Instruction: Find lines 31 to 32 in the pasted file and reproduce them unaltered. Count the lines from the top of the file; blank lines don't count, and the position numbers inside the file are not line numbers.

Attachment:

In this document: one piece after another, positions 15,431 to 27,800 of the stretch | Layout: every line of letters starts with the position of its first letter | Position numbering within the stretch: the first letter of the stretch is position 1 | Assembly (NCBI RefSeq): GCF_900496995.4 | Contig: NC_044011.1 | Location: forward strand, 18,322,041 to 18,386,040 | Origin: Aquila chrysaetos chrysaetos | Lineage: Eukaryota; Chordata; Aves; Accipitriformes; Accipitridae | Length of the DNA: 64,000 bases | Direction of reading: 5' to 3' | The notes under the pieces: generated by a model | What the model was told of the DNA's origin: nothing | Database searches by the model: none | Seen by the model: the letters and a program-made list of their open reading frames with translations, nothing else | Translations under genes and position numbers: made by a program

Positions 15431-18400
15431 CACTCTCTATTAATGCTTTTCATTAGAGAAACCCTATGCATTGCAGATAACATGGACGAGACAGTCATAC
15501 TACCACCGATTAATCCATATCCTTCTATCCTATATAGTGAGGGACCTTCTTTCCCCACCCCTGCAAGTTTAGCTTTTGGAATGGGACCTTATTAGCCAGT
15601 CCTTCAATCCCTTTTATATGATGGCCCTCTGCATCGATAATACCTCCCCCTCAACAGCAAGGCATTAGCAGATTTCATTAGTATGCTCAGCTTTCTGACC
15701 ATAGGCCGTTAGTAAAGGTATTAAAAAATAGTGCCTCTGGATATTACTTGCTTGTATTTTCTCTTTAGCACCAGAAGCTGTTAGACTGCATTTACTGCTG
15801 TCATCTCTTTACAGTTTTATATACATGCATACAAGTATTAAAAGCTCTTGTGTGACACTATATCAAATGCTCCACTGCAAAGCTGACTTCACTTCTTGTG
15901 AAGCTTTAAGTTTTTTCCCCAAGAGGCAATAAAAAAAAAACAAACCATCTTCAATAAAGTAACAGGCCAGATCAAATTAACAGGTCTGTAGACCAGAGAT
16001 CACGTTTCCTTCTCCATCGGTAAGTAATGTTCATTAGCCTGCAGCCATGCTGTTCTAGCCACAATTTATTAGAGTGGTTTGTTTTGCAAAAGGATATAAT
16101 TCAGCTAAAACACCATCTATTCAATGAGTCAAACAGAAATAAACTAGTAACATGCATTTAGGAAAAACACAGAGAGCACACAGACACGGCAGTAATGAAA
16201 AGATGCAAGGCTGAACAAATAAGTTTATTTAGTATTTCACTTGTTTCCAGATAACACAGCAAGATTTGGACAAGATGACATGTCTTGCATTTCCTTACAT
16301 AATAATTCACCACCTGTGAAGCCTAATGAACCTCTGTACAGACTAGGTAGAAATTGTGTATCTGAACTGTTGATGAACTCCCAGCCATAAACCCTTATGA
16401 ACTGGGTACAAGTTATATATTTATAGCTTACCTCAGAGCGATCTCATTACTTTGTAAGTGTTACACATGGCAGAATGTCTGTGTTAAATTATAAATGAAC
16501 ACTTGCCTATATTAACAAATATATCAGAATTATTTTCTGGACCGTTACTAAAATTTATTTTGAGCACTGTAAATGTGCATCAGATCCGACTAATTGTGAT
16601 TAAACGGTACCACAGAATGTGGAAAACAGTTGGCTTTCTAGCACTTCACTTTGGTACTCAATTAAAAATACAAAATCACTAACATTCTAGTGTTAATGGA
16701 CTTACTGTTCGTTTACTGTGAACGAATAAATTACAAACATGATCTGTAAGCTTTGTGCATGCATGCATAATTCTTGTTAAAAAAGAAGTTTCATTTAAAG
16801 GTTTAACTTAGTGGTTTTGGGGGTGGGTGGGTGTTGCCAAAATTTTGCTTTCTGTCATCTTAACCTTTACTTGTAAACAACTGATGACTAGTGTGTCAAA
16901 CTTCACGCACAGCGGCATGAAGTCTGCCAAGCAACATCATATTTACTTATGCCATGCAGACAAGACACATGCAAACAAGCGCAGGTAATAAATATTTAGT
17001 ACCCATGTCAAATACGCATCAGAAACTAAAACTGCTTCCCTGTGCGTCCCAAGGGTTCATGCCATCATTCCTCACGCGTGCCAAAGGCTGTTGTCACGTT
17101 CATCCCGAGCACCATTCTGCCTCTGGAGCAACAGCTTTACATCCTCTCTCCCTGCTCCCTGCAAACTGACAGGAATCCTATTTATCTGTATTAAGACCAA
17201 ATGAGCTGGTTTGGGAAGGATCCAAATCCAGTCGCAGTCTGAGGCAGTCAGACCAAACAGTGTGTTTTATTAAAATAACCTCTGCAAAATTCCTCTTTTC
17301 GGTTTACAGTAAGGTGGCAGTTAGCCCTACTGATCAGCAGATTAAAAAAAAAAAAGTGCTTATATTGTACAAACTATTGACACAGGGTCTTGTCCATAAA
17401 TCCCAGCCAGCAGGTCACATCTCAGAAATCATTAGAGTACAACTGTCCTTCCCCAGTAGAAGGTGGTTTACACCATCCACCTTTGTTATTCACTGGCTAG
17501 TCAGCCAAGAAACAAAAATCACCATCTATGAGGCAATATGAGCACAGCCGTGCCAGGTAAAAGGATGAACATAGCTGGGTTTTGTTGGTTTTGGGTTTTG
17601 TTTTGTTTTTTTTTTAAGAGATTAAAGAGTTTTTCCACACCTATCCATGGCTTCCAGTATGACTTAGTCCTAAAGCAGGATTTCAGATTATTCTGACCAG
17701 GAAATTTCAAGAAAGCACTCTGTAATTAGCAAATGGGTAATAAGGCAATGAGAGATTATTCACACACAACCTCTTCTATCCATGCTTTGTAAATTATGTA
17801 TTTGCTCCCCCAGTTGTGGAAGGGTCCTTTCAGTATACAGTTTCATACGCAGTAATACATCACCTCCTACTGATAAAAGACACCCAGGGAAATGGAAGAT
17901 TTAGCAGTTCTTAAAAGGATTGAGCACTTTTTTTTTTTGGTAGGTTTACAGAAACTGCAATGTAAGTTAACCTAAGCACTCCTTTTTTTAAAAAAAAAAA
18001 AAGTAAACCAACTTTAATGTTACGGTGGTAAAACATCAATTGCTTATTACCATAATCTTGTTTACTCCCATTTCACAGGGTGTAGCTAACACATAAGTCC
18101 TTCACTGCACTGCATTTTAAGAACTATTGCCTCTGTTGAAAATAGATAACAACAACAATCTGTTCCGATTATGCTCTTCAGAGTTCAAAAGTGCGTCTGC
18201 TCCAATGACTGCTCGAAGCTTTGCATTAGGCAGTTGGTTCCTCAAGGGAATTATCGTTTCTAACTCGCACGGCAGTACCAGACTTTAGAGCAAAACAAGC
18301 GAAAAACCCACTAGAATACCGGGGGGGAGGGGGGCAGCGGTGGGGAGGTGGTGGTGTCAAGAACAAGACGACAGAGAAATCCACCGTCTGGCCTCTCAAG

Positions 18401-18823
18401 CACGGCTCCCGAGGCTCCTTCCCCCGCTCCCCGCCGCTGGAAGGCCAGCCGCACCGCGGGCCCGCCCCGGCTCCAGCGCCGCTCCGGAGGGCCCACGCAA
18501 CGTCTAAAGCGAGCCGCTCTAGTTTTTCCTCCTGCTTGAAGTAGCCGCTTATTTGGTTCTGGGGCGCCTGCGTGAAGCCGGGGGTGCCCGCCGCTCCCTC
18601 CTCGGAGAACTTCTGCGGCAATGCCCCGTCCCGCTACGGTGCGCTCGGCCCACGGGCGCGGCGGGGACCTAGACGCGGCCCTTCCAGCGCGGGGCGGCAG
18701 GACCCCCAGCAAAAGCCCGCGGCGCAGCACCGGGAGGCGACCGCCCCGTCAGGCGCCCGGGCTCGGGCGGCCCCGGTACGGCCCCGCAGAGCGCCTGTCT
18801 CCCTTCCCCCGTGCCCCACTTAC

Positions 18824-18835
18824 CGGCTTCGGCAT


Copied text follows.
18201 TCCAATGACTGCTCGAAGCTTTGCATTAGGCAGTTGGTTCCTCAAGGGAATTATCGTTTCTAACTCGCACGGCAGTACCAGACTTTAGAGCAAAACAAGC
18301 GAAAAACCCACTAGAATACCGGGGGGGAGGGGGGCAGCGGTGGGGAGGTGGTGGTGTCAAGAACAAGACGACAGAGAAATCCACCGTCTGGCCTCTCAAG